I will be the first to admit that before I had Ellie I judged Moms who gave formula to their babies. Why wouldn't you want to give them the best start possible? Breast milk is best, right? And I had every intention of breast feeding my child until she turned one, started to develop a cognitive memory or teeth. Whichever came first.

But if it's one thing I've learned from this whole parenting experience it's not to ever, ever say that I'm definitely going to do something or judge other parents for doing anything. Except piercing a baby's ears. I just think it's so wrong to inflict non-vaccination pain on a baby.

For two weeks I tried everything. A plastic nipple thing that sucked my aerola up into it like a little mini-vacuum. I taped a tube to my boob hooked to my own pumped milk to try to whet her appetite.

Finally one day Nick walked in and saw me sobbing while sitting in a pool of milk trying to thread the tube through the plastic nipple thing and said what we both were thinking - this isn't working.
And so I quit trying. After many days of guilt-ridden crying and berating myself for being the world's most incompetent Mother, of course. My compromise to myself was to pump and give it to her in a bottle in addition to supplementing with formula.

I know there are Moms out there reading this right now who are judging me. And maybe giving up was taking the easy way out. But I had to weigh my sanity against the benefits of the antibodies in my milk. And my sanity kicked their little asses.

And guess what? She's a very healthy, happy 1-year-old. She didn't sprout horns or grow a beard because I gave her formula. And once I made the decision to let go of my guilt (that took another few weeks) I was able to actually enjoy being a Mom for the first time since she was born.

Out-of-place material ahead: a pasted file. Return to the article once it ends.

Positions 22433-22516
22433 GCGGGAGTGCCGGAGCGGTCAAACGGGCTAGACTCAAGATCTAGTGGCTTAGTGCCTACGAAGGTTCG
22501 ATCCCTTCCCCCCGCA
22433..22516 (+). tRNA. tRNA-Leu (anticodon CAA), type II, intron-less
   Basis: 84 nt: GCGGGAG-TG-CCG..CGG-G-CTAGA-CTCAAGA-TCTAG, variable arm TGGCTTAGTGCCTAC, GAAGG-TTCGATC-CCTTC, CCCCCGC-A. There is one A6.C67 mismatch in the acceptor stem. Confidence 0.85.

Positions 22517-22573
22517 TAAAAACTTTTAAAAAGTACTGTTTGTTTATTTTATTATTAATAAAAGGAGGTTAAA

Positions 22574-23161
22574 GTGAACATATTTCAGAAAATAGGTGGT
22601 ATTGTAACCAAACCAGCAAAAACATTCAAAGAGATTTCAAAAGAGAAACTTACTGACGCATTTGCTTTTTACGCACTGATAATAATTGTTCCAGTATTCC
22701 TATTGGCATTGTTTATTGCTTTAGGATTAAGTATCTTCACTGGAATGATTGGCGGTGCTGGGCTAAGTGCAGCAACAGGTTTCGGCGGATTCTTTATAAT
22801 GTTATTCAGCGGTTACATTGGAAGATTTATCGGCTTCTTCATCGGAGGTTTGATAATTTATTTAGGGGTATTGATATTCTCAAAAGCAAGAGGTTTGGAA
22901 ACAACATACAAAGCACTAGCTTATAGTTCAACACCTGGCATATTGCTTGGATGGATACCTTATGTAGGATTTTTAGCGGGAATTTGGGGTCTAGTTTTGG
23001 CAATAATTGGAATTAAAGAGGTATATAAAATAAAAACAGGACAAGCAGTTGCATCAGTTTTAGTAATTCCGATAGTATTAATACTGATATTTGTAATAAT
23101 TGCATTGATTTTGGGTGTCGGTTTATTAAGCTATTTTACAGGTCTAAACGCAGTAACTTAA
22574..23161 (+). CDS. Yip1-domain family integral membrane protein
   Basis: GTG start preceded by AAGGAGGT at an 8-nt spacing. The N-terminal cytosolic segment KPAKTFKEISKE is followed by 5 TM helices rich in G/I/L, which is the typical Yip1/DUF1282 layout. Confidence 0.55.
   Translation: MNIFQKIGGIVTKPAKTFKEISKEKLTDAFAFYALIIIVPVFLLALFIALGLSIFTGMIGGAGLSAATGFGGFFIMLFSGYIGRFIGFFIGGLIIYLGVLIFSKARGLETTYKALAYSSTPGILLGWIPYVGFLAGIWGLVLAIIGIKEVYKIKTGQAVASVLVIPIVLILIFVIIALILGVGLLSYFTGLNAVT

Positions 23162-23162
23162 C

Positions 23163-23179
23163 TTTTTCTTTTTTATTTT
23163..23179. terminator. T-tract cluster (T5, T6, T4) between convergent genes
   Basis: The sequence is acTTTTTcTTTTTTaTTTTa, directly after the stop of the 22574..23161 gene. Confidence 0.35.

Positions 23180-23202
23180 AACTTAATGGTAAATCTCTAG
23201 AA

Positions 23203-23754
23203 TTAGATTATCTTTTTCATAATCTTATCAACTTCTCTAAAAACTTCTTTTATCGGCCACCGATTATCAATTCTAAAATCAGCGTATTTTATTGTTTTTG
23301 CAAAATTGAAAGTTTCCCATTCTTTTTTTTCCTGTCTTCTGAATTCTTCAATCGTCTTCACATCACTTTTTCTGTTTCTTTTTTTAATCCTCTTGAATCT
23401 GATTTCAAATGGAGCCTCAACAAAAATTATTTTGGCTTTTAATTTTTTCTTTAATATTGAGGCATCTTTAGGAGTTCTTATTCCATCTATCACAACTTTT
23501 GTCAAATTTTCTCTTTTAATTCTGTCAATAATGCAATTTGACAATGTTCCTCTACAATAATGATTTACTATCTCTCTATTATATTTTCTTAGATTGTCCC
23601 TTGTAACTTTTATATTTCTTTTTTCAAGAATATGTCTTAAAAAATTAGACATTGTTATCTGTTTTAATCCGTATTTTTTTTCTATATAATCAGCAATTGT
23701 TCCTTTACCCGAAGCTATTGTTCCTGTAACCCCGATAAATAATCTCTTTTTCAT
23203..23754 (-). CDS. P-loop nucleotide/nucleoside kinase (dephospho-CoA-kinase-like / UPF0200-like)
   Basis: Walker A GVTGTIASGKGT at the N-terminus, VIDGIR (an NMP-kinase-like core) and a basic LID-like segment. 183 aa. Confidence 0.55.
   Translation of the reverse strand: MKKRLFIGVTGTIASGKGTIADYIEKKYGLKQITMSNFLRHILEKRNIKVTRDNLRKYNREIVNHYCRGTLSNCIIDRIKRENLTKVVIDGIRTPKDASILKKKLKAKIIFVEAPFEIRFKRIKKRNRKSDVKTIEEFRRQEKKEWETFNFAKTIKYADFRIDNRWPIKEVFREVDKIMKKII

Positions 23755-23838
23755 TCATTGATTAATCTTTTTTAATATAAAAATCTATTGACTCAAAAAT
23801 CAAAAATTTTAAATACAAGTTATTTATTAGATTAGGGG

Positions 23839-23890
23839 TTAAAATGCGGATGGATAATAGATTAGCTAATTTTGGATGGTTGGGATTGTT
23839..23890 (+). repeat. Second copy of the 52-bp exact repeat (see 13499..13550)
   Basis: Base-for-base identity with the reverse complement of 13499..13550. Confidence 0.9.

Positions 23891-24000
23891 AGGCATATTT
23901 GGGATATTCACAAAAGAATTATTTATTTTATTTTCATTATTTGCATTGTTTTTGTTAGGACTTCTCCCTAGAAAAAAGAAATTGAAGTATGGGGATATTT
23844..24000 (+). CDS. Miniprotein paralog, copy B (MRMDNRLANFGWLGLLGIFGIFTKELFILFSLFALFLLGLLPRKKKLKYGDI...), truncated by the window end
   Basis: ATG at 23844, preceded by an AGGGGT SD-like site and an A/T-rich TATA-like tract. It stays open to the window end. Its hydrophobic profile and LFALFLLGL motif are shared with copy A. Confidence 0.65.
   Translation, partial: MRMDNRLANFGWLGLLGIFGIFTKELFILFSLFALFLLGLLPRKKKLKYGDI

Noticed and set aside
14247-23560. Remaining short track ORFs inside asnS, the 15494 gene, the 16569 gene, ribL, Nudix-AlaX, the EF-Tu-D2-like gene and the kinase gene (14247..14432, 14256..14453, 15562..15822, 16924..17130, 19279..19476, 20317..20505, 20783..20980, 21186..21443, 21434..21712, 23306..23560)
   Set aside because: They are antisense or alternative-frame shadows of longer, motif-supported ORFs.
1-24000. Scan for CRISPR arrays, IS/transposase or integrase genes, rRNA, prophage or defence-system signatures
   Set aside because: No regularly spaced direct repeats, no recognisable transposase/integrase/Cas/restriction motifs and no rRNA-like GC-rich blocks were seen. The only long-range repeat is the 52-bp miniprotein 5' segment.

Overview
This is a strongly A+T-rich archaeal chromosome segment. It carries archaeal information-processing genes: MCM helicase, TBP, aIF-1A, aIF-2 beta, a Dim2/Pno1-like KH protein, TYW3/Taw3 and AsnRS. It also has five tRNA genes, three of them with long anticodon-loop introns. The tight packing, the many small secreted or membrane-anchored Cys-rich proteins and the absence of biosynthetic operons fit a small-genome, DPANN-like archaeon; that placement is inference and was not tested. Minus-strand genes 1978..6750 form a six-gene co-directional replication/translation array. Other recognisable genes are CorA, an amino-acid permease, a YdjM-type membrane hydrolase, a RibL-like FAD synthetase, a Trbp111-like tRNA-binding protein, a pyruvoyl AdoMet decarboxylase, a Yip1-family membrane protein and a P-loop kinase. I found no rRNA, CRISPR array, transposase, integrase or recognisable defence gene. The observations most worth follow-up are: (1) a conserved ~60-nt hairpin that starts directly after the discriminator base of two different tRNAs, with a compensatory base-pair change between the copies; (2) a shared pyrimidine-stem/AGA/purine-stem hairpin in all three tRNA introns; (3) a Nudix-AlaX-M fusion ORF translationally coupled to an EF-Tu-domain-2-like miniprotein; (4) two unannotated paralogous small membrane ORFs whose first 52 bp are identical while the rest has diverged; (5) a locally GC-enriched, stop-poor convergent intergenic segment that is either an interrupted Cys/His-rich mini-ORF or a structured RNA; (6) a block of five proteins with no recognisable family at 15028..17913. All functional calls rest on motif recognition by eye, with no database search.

Would I like to breastfeed #2? Of course. And I feel like I'm way better prepared for the challenge. But I'm also prepared to be realistic and flexible.

I need my sanity. After what these babies have done to my body, my mind is the only thing I have left.


The Mommy said...

I've only been reading your blog for a couple of weeks, but LOVE it! We're totally BFFs (in my imagination)! Get this - I received info that said, "consider breast feeding your adopted infant." The whole "don't you want the best for your baby" guilt cult must be stopped! Best wishes on your little one!

Hannah said...

Thanks and EEEEW - was is fashioned like that fake boob in "Meet the Fockers"? Creepy!

kelpouche said...

I had the worst time breastfeeding Mary Caroline. I felt like a failure! My Doc assured me that it's OKAY not to breastfeed. I tried this time around and Mikey did well, but I never felt it was natural for me. And I was BLEEDING!
I was nervous and frustrated. I can't sit that long and have a baby on my boob! Plus, you will notice right away that there is another little baby watching and wants your attention. Case closed: I lost the breastfeeding fight again! And really I never been more happier about it!!

Hannah said...

You know, the thing is that you have to let go of the guilt and the feeling that you're a failure. Basically the same principles I employ when buying a case of Twinkies.